icmake --spch is followed by icm-spch's options and arguments.

Pre-compiled headers have been available for quite some time, and usually result in a significant reduction of the compilation time. Traditionally pre-compiled headers are defined for directories containing the sources of components of programs or libraries (e.g., in C++ directories commonly contain the sources of classes). However, there is a disadvantage to this approach: the combined sizes of such separately constructed pre-compiled headers can be huge, often requiring many Giga-Bytes of disk space. But often headers of separate components themselves include identical (e.g., system-based) header files, like (in C++) iostream, string and vector. As a result, these separately constructed pre-compiled headers contain large identical sections.

Icm-spch accepts the following options (after covering the options, a more extensive description of icm-spch is provided):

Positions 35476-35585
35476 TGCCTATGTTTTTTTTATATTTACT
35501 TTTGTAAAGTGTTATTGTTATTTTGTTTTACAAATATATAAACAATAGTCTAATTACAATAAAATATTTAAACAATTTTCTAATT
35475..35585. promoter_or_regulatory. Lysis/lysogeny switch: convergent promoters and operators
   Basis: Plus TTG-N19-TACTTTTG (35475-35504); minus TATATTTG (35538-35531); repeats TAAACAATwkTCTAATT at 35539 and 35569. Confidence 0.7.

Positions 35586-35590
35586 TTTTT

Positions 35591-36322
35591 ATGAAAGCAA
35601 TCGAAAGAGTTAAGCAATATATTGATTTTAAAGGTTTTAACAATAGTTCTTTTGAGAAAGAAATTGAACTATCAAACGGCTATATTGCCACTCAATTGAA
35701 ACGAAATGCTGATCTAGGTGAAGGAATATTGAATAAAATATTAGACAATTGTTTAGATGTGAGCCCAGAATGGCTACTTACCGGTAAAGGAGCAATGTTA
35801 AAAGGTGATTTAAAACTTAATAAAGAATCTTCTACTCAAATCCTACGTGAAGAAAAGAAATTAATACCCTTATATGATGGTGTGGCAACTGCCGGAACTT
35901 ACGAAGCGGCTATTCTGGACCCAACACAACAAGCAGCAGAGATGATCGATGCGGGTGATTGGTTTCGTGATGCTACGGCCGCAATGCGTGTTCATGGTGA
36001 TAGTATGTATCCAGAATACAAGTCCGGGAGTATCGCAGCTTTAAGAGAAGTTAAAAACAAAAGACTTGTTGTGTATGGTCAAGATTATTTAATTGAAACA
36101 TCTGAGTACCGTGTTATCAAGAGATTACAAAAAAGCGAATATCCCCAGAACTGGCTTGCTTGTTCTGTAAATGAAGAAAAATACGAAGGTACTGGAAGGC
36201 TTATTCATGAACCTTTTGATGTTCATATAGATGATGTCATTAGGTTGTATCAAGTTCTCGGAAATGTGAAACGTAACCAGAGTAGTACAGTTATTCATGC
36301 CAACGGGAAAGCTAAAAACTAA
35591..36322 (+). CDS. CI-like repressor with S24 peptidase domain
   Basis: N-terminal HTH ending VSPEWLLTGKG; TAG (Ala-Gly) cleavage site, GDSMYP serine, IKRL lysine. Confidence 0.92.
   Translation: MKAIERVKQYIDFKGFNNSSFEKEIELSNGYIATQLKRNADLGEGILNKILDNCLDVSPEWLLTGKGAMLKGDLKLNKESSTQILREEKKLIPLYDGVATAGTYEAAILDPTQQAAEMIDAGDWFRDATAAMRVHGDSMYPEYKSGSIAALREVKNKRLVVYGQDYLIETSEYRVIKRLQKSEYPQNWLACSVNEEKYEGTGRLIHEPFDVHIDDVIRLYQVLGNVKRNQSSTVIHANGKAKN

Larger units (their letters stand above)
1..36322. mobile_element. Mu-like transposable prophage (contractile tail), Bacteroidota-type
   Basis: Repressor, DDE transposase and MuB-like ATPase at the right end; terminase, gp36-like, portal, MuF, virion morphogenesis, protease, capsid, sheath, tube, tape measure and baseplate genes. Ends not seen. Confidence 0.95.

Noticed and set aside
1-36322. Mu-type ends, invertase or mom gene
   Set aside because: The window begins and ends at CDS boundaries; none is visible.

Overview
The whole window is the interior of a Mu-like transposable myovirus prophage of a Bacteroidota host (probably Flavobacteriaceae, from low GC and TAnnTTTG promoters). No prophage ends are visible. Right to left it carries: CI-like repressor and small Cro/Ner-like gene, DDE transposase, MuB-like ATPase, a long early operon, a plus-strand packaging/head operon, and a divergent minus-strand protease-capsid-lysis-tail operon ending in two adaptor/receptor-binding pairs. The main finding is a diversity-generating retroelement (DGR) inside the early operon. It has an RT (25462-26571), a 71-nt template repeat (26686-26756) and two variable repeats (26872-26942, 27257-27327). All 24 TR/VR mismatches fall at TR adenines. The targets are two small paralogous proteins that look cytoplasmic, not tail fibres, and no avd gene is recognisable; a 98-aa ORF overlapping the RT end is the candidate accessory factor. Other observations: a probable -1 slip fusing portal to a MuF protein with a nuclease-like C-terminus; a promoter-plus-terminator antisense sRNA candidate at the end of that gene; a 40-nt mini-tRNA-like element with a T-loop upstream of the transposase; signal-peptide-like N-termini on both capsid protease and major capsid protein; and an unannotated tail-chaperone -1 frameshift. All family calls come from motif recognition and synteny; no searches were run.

Pre-compiled headers have been available for quite some time, and usually result in a significant reduction of the compilation time. Using single precompiled headers results in a large reduction of required disk-space compared to using precompiled headers for separate directories.

When using SPCHs almost identical precompiled headers for separate directories are avoided: only one precompiled header is constructed which is then used by all components of a project. As identical sections are avoided the sizes (and construction times) of SPCHs are much smaller, usually requiring only 5 to 10 % of the space (and construction time) ccompared to using separately constructed pre-compiled headers.

When bfIicm-spch) is used for the first time on a project it visits the project's (internal) header files, and modifies them slightly to avoid namespace declarations inside the SPCH that might otherwise arise when identical names are defined in different namespaces. Suppose an internal header file looks like this:

    #include "class.h"
    #include <ctype>
    #include <iostream>
    using namespace std;
    inline void Class::capitalize(string &text)
        for (char &ch: text)
            ch = toupper(ch);
then this header file is modified to

    #include "class.h"